Read the full article here on how Dr. Anderson is still helping patients after 70 years of practice.

Chiropractic Care Changed Catherine's Life Following a Severe Car Accident


Catherine was suffering through chronic pain after a severe car accident. Chiropractic care from Logan's Dr. Ross Mattox at Myrtle Hilliard Davis Comprehensive Health Center helped restore her quality of life. 

MSN and MSR Lunch & Learn - March 21st, 2017


Logan students are invited to attend a Lunch & Learn covering the Master of Science in Nutrition and Human Performance (MSN) degree program and the Master of Science in Sports Science and Rehabilitation (MSR) degree program on Tuesday, March 21st from 11:30am to 12:15pm.

Hosted by the Office of Admissions, this Lunch & Learn will include admissions and financial aid sessions as well as an opportunity to ask the program directors questions.

Please RSVP by Friday, March 10th to Jami.Bolhuis@logan.edu with which program session you'd like to attend.

Dress for Success - Women's Leadership Council - February 26th

Logan's Women's Leadership Council will host a special event about how to dress for success on Sunday, February 26th between 6pm and 9pm at Taubman Prestige Maurices.

Students who attend will learn about appropriate and professional clinic attire from Logan's own female clinicians.

Prizes will be given out at the event!

If you are interested in attending or joining the Women's Leadership Council, email WLC@logan.edu.

On Her Mark: Jenea McCammon Makes Running and Logan Her Top Goals

There is no better feeling than crossing the finish line. For track and field star Jenea McCammon, that finish line takes many forms.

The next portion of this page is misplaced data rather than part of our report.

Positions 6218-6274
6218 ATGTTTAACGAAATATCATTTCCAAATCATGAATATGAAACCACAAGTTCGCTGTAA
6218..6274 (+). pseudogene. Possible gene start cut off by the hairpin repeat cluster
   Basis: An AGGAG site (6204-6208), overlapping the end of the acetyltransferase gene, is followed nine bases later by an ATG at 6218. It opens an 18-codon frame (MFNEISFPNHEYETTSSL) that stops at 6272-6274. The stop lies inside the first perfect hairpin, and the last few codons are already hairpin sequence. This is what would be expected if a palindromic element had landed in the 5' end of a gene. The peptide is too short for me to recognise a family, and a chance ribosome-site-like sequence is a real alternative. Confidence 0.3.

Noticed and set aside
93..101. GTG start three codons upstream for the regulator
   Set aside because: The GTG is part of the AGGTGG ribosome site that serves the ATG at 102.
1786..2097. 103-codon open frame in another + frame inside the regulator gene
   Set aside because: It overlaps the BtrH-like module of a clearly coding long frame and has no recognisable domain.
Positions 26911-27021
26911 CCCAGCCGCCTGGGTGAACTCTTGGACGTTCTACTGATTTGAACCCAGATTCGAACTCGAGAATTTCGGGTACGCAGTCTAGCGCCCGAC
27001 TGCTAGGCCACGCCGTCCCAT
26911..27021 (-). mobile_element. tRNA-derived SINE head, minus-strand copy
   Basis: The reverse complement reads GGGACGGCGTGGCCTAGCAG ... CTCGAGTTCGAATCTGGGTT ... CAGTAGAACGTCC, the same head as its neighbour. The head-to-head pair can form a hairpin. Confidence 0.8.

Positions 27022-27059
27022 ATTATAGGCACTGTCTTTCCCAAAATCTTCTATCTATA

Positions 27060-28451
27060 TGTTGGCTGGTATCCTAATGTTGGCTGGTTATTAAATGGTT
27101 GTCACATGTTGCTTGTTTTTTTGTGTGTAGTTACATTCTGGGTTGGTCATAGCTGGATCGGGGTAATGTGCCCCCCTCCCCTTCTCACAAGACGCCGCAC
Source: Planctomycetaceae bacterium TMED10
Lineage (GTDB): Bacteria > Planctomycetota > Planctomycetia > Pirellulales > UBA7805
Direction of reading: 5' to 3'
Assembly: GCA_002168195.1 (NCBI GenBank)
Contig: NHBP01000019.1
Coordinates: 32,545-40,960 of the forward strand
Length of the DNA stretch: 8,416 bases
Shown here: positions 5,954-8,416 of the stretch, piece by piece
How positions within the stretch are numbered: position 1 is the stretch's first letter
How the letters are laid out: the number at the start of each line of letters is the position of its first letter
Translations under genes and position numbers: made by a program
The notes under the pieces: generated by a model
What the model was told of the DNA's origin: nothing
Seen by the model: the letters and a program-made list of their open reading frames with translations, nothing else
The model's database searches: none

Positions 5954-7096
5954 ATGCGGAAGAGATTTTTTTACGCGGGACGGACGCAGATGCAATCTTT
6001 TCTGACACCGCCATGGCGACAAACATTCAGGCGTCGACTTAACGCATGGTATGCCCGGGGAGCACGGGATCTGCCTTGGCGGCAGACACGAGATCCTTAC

Jenea (pronounced Jen-aye) represents Guyana on its national track and field team. Currently, she has two goals: training to make the 2017 World Championships team and attending Logan University to become an athletic trainer for Guyana’s Olympic team and eventually open her own sports rehabilitation clinic.

Running is in Jenea’s blood, as many members of her family ran competitively. Her grandmother even ran the same event Jenea does: hurdles. A breakout athlete during her undergraduate career at North Carolina Agricultural and Technical State University, Jenea began competing for Guyana’s national team in 2014.

Her first competition in the Guyanese uniform was the 2015 Pan American Games in Canada. Since then, she secured two national records in the women’s 100-meter and 400-meter hurdles. She continued her training in hopes to secure a spot on the 2016 Guyanese Olympic team, however, she finished .53 seconds short of her goal.